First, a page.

SaaS Identity Management

SaaS Identity Management Definition

SaaS identity management allows security teams to control access to SaaS applications. These tools and processes are critical to maintaining compliance, efficiency, and security for digital operations.

Strong SaaS identity management enables authorized employees to access only the resources they need at critical times for valid, job-related reasons—and limits access there. The goal is to reduce unmanaged and insecure access to sensitive data.

The image depicts an employee using a SaaS identity & access management tool to access SaaS applications needed for work in a more secure way.

SaaS Identity Management FAQs

What is SaaS Identity Management?

Cloud-based identity and access management (IAM) processes and tools control user identities and access to software-as-a-service (SaaS) applications, mostly using the same basic tools. Identity-as-a-service (IDaaS) security systems, for example, use online computer power, database storage, and many of the core concepts that drive SaaS identity management to improve business processes.

Those core concepts are:

  • Identity. Identities in SaaS applications can be human or non-human actors who interact with the application or its APIs to conduct business operations
  • Directory. Directories are an important part of managing identities and store information about users, organization or departments, devices, roles, and preferences.
  • User authentication. Verify user identity before granting access to the SaaS application.
  • User authorization. Determine what resources and actions a user is allowed to access or perform within the application.
  • User provisioning and deprovisioning. Add new users. Remove access for users who no longer need it.
  • Single sign-on (SSO). Allow users to log in once to access multiple applications.
  • Multi-factor authentication (MFA). Enables a multi-step secure authentication process that goes beyond passwords to authenticate users with any combination of time-based one-time passcodes (TOTP), biometric scans, or tokens on trusted devices
  • SAML (Security Assertion Markup Language). An industry standard mechanism to pass user authentication information between and identity provider and web applications to simplify the sign-on process and usually used with SSO.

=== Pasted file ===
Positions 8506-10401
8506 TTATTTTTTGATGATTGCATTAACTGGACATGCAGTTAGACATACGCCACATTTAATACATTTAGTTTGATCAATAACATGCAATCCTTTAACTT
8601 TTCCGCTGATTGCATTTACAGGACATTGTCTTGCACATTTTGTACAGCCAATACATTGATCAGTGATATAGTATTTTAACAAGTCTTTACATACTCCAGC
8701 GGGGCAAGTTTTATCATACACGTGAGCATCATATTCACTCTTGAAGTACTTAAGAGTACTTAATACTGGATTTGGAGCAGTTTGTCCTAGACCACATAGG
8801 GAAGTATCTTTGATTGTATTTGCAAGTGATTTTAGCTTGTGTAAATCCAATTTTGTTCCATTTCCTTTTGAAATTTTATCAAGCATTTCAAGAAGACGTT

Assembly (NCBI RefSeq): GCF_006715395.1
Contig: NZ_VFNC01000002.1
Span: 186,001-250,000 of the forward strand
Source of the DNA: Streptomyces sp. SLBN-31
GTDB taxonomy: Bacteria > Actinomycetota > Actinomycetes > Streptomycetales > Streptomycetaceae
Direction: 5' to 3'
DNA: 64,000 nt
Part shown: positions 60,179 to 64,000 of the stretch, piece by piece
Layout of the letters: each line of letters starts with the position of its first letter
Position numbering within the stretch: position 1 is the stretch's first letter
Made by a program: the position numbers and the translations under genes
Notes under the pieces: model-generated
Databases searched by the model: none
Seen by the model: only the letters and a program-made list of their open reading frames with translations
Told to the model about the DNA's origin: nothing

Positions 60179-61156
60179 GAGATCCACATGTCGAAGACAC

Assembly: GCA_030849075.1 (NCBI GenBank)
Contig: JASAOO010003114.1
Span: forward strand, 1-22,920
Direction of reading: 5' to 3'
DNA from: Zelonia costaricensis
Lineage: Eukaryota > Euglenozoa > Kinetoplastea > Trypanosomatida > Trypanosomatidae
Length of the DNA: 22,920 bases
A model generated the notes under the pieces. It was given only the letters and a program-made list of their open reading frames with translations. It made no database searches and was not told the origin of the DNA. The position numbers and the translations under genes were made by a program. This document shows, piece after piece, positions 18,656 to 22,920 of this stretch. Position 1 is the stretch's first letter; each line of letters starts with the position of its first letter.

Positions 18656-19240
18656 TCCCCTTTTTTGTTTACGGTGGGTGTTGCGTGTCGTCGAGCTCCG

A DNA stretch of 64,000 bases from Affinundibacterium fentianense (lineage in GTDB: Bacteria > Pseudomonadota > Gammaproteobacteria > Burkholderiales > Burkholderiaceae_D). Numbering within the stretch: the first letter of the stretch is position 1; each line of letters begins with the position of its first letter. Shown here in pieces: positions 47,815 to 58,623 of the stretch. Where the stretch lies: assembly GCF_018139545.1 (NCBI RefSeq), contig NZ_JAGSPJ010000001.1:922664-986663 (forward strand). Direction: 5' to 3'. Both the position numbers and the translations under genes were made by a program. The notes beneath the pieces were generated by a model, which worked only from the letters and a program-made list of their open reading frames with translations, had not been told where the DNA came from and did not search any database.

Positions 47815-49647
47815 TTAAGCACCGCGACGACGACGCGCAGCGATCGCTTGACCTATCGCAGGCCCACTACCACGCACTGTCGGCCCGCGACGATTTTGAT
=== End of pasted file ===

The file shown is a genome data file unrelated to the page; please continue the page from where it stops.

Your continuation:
• Role-based access control (RBAC). A way to configure permissions and privileges to users based on their role within the organization. Example: Administrators, Sales, Managers, Executives. Permissions are mapped to roles to facilitate easy assignment and revocation of privileges.
  • Principle of Least Privilege (PoLP). A core principle in security that states that users should only have the minimal privileges and access to resources to perform their tasks
  • Zero Trust. A core concept that states that trust is never implicitly granted based on a user’s role or function, but that it is always verified continuously based on the principle of least privilege.
  • Access management. Continuously monitor and manage user access rights to ensure they are role-appropriate.
  • Federation. Integrate identity management across different domains or organizations, using standards like SAML or OAuth where appropriate.

Key Challenges in Cloud and SaaS Identity Management

There are several key challenges inherent to SaaS identity management, including:

Ensure scalability. As organizations grow, user management and access privileges become more complex. The security team must ensure that the SaaS identity management system can scale to accommodate sufficient growth.

Complete visibility to identities. The human and machine identities that transact with the SaaS applications are constantly changing. It is important for security teams to have a clear understanding of who has access to what, and which actions have they performed during any given time.

Implement robust security measures. Protect user identities and credentials from unauthorized access and breaches of escalating volume and complexity. Any tools in use should specifically guard against phishing, credential theft, and other cyber threats.

Integrate identity management with SaaS applications. This includes those with different APIs and authentication mechanisms. Ensure seamless integration for single sign-on (SSO) and unified identity management.

Protect user experience. Provide a smooth, user-friendly authentication experience while maintaining robust security to avoid user frustration.

Compliance with regulatory requirements. Identity management practices and tools must comply with GDPR, HIPAA, SOC 2, and any industry-specific regulations.

Manage the user identity lifecycle efficiently. This includes onboarding new users, updating user information, and promptly revoking access as necessary.

Grant access based on the principle of least privilege. Define and enforce granular policies that reflect the organization’s security requirements and business needs.

Extending zero trust architectures to SaaS. Organizations have spent a lot of money securing their networks with zero trust network access (ZTNA) to control access to applications with security solutions at the network edge. However, these controls don’t extend to the SaaS application itself. Remote users, misconfigurations, internet exposures, and SaaS to SaaS connections can bypass these controls, leading to compromises of SaaS apps. 

Manage federation. Using different standards and protocols requires careful planning and execution to ensure interoperability and security.